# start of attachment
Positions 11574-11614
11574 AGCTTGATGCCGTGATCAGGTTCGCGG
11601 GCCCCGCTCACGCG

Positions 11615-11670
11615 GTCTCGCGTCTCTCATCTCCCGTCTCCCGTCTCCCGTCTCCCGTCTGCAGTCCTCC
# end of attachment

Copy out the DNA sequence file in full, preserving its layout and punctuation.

Positions 11574-11614
11574 AGCTTGATGCCGTGATCAGGTTCGCGG
11601 GCCCCGCTCACGCG

Positions 11615-11670
11615 GTCTCGCGTCTCTCATCTCCCGTCTCCCGTCTCCCGTCTCCCGTCTGCAGTCCTCC